Attorney Discipline

Utah State Bar Ethics Hotline
Call the BarÕs Ethics Hotline at (801) 531-9110 Monday through Friday from 8:00 a.m. to 5:00 p.m. for fast, informal ethics advice. Leave a detailed message describing the problem and within a twenty-four hour workday period a lawyer from the Office of Professional Conduct will give you ethical help about small everyday matters and larger complex issues.

More information about the BarÕs Ethics Hotline may be found at www.utahbar.org/opc/opc_ethics_hotline.html. Information about the formal Ethics Advisory Opinion process can be found at www.utahbar.org/rules_ops_pols/index_of_opinions.html.
PUBLIC REPRIMAND
On November 4, 2010, the Chair of the Ethics and Discipline Committee of the Utah Supreme Court entered an Order of Discipline: Public Reprimand against Kerry F. Willets for violation of Rules 1.3 (Diligence), 1.4(a) (Communication), 8.1(b) (Bar Admission and Disciplinary Matters), and 8.4(a) (Misconduct) of the Rules of Professional Conduct.
In summary:
Mr. Willets was hired to seek relief under Chapter 7 of the US Bankruptcy code. Mr. Willets received from his client an executed Reaffirmation Agreement. Mr. Willets claims that the Reaffirmation Agreement was sent to the bank, however, Mr. Willets admitted that he failed to confirm that the bank (1) had received the necessary document and (2) filed it. The failure of having the Reaffirmation filed caused the client to have his car unnecessarily repossessed, to miss work, and to re-open and remedy his bankruptcy action pro se. When notified by the client that the bank repossessed the vehicle, Mr. Willets failed to take any action to rectify the situation and failed to communicate with his client. Mr. Willets did not respond to the OPC’s Notice of Informal Complaint (“NOIC”).
Mitigating factors:
After the client re-opened his own bankruptcy case, Mr. Willets reimbursed fees and costs paid and worked with the client and the bank to relieve the client of any penalties.
Aggravating factors:
Prior record of discipline for similar rule violations; Obstruction of the disciplinary proceeding by failing to comply with the Rules to respond to the OPC’s NOIC.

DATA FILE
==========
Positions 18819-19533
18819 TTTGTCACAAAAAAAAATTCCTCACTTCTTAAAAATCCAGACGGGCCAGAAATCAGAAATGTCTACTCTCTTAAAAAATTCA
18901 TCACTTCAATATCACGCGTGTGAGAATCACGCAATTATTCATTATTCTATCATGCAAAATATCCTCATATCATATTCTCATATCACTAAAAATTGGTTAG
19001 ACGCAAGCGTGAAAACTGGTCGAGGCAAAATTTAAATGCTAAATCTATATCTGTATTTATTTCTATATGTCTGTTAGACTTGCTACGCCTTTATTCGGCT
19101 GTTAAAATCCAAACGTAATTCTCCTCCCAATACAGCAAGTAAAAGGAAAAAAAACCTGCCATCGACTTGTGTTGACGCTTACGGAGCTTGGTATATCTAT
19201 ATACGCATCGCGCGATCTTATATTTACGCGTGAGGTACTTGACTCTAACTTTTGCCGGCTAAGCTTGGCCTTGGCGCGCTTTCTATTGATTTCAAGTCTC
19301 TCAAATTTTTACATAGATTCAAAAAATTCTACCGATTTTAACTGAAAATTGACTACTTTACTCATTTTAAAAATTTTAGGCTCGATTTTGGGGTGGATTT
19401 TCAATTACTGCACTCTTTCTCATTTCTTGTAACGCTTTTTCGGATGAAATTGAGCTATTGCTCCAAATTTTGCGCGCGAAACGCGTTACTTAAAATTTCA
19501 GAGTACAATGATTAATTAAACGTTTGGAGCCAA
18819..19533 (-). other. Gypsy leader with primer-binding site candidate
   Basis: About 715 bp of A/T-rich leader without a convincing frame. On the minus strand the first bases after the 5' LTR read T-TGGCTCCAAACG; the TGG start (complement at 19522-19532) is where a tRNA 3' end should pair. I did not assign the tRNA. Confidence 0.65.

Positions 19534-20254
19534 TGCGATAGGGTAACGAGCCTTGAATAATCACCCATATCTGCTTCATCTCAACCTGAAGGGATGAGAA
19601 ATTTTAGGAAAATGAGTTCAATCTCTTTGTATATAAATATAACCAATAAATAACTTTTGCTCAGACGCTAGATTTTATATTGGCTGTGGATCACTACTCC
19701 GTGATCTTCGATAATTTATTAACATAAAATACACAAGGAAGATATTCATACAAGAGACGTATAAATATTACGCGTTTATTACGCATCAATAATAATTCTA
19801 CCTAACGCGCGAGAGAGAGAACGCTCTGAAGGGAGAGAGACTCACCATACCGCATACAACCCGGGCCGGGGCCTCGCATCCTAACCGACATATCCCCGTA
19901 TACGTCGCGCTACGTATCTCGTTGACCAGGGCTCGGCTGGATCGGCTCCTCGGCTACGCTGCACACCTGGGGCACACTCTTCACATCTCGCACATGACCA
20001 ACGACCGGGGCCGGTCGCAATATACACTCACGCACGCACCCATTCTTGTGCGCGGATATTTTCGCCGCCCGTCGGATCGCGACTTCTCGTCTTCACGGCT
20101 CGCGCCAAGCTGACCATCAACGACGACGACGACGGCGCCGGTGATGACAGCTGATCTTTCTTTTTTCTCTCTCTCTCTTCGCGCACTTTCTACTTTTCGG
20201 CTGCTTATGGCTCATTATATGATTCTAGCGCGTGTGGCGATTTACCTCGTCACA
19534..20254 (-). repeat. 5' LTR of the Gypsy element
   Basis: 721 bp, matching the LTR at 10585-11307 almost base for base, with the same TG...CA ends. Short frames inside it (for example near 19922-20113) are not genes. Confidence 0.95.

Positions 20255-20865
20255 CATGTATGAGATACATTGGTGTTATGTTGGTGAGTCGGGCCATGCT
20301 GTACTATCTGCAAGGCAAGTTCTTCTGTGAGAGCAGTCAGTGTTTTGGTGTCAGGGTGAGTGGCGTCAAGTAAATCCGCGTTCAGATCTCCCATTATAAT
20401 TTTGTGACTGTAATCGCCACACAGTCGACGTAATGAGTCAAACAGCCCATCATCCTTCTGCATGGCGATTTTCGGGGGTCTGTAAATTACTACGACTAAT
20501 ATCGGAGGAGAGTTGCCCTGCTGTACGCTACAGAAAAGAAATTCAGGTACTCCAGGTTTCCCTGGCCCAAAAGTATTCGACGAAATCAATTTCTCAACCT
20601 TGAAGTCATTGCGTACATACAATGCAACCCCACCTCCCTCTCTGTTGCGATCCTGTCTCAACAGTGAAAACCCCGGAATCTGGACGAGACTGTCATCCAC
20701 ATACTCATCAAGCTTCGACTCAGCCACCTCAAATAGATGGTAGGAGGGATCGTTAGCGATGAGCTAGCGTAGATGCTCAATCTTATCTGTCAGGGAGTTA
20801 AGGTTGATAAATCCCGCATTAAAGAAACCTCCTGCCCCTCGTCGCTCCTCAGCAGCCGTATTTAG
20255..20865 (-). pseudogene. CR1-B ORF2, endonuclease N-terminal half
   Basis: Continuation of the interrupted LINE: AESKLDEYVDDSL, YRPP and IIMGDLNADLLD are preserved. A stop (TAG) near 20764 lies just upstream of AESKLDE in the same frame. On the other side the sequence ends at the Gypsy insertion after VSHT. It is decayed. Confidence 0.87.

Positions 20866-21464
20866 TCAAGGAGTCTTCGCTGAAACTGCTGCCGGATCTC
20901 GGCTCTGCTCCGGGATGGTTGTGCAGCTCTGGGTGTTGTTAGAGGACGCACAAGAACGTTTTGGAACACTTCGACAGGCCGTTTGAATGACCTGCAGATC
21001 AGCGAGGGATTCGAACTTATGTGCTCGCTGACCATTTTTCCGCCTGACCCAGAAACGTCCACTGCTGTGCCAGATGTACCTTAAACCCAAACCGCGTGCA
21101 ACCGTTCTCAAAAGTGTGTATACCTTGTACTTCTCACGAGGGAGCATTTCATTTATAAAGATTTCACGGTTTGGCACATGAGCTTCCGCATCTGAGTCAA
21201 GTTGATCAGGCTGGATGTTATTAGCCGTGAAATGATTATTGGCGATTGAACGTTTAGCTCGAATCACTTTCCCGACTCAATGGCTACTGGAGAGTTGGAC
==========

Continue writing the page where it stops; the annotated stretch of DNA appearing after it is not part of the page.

PUBLIC REPRIMAND
On October 29, 2010, the Chair of the Ethics and Discipline Committee of the Utah Supreme Court entered an Order of Discipline: Public Reprimand against James H. Alcala for violation of Rules 1.3 (Diligence), 1.4(a) (Communication), 1.4(b) (Communication), 1.16(d) (Declining or Terminating Representation), and 8.4(a) (Misconduct) of the Rules of Professional Conduct.
In summary:
Mr. Alcala was hired to represent a client in legal matters. Mr. Alcala failed to follow-up with any regularity regarding the scheduling of an interview for his client with the Mexican Consulate, resulting in the client failing to appear. Mr. Alcala failed to return any calls or emails to his clients, demonstrating a severe lack of diligence. Mr. Alcala failed to keep his clients reasonably informed of the status of their immigration case. Mr. Alcala failed to return phone calls. Mr. Alcala required the paralegals in his office to communicate with his client rather than Mr. Alcala having some level of direct contact with his clients. Mr. Alcala failed to timely return the client’s file after it was requested numerous times.
Mitigating factors:
Remoteness and relatively low level of severity of prior offenses and absence of a dishonest or selfish motive.
Aggravating factors:
Prior record of discipline; multiple offenses; and vulnerability of the clients.
PUBLIC REPRIMAND
On October 29, 2010, the Chair of the Ethics and Discipline Committee of the Utah Supreme Court entered an Order of Discipline: Public Reprimand against James H. Alcala for violation of Rules 1.3 (Diligence), 1.4(a) (Communication), 1.4(b) (Communication), and 8.4(a) (Misconduct) of the Rules of Professional Conduct.